Factory women


Factory women


“The manufacturer has a vote; the bosses have votes; the foremen have votes, the inspectors have votes. The working girl has no vote.” - Clara Lemlich, 1912 White working women became suffragists in large numbers when they heard working women advocate for suffrage. [Thread]

At the turn of the 19th century, Italian and Ashkenazi Jewish immigration was booming on the east coast. Immigrants who weren’t Asian became citizens easily, and the men quickly became new voters. But instead of seeking their support, national suffrage groups like NAWSA and WCTU decided they were the enemy: surely pro-liquor and anti-suffrage.

Xenophobia and anti-Semitism contributed to their certainty that these men were to be resented, not recruited. If laboring men were resented, their sisters were pitied.

In New York especially, upper class women began to take an interest in the working conditions of white women and girls, and the Consumers League became a force for reform. But factory girls were the objects of the League’s political organizing, not its authors.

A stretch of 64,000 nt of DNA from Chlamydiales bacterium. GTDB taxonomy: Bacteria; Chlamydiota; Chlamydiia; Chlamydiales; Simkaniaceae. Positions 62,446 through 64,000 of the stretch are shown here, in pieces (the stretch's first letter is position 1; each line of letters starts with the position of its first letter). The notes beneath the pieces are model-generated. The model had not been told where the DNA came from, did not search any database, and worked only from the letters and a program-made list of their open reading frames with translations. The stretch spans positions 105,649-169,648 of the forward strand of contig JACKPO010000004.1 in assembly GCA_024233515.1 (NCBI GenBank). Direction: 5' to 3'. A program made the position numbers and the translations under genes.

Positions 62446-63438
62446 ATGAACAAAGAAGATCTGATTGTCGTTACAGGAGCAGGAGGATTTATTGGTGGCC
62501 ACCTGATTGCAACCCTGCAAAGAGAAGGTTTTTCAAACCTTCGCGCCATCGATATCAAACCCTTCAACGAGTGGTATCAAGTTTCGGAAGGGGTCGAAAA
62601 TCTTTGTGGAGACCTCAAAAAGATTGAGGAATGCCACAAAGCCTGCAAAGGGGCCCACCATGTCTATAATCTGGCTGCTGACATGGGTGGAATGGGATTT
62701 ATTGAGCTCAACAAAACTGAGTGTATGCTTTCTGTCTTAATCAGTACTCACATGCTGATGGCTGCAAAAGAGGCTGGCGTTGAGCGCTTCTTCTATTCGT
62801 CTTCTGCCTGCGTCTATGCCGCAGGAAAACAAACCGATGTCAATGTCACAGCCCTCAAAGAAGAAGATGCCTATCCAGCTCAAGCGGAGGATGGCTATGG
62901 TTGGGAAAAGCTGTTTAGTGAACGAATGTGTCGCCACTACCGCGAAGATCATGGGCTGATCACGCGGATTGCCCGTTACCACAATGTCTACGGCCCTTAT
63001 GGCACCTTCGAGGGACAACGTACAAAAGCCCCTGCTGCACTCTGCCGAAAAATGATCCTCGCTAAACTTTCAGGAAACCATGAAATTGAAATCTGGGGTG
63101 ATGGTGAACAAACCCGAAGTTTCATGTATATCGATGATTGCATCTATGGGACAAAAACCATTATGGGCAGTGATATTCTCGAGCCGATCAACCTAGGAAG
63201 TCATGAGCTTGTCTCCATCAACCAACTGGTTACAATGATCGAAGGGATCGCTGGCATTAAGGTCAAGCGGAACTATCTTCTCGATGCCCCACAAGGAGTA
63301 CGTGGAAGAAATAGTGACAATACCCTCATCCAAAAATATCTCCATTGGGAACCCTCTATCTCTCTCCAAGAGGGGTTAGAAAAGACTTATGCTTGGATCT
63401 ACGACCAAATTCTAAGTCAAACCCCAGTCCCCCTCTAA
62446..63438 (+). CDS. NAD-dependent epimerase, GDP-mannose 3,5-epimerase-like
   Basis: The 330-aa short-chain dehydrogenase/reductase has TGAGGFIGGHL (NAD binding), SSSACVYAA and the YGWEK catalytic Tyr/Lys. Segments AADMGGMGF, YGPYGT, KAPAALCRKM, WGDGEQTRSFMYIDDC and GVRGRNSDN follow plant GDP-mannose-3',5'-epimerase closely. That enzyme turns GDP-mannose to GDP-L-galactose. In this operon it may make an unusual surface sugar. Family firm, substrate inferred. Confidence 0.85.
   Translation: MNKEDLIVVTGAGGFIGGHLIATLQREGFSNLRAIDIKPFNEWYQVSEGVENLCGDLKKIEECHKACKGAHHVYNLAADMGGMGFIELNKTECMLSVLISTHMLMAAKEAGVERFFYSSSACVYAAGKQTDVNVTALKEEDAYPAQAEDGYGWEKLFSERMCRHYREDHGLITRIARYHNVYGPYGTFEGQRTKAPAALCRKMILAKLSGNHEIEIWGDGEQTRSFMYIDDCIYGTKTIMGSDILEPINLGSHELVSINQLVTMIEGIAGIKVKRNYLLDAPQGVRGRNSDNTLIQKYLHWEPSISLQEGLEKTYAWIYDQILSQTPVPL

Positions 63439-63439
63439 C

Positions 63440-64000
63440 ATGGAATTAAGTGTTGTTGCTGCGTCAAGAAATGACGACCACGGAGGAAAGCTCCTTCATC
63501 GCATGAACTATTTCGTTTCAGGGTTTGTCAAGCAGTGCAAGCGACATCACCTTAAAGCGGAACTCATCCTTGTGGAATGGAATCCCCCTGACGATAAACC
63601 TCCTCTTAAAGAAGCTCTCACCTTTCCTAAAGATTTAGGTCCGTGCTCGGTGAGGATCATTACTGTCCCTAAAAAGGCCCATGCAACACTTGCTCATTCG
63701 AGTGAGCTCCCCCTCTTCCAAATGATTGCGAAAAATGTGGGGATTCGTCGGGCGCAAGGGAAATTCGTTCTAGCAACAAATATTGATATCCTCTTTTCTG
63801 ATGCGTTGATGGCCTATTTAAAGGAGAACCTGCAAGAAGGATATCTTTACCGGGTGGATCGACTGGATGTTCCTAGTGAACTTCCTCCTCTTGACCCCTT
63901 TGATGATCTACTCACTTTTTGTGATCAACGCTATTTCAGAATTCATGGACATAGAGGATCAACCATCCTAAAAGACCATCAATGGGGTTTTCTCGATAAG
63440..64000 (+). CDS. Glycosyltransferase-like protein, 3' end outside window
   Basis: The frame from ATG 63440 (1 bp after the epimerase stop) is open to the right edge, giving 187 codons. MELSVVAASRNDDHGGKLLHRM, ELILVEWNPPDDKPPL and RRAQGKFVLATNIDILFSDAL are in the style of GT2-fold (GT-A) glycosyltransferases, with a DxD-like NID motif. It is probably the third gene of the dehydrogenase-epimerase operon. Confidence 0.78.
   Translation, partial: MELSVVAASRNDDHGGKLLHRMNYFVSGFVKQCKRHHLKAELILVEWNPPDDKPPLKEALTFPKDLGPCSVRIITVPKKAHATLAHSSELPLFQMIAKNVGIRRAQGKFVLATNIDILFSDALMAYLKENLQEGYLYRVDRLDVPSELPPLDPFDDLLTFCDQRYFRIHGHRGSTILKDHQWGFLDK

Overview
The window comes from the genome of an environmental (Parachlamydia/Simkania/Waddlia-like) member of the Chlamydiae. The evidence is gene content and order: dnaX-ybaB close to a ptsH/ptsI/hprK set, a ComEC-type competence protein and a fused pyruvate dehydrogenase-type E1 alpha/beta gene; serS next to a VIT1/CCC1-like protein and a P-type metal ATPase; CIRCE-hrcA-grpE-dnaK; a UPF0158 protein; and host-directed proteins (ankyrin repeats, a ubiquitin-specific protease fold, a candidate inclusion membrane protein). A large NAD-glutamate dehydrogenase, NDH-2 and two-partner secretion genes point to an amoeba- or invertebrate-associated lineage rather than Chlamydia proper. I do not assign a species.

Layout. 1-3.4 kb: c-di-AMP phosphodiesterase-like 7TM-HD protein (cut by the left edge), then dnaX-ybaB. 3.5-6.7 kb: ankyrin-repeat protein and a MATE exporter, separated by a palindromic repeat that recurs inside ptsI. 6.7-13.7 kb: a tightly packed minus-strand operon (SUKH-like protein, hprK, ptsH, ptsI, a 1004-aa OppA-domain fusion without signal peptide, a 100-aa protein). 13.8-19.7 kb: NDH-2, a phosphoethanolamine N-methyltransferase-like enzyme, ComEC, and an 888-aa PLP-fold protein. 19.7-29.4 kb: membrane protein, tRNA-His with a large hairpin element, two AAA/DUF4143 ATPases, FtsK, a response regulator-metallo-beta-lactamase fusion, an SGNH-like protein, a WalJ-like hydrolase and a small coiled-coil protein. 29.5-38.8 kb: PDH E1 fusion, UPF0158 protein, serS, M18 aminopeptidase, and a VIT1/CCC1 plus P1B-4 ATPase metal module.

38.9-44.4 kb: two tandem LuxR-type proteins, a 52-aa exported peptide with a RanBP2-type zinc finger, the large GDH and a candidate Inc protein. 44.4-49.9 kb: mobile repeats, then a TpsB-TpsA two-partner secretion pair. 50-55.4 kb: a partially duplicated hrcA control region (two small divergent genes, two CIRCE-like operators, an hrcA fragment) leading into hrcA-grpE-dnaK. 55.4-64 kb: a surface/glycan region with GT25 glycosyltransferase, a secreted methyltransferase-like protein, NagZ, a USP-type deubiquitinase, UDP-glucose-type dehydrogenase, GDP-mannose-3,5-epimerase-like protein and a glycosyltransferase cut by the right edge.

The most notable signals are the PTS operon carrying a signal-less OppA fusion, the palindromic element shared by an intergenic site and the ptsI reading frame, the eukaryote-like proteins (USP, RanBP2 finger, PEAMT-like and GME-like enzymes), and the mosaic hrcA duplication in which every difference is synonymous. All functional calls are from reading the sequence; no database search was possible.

The settlement house movement began to bridge this gap, and Florence Kelley especially tried to unite suffragists and working women. But do-gooder social workers weren’t persuasive messengers to factory girls, at least not re:why they should prioritize the vote over labor rights.

In 1907, the leading women of the labor movement began to speak for themselves about the crusade for voting rights. Rose Schneiderman, Pauline Newman, Clara Lemlich, and Leonora O’Reilly were stars of the labor movement in New York City.

Their embrace of women’s suffrage infused it with energy and vitality at a crucial point. But friction between suffrage and Socialism meant they were endlessly pulled in two directions. Stay tuned this week for more! #Suffrage100 #CenturyOfStruggle 


Daily Suffragist







Daily Suffragist, “Factory women,” Daily Suffragist, accessed September 27, 2022, https://dailysuffragist.omeka.net/items/show/371.

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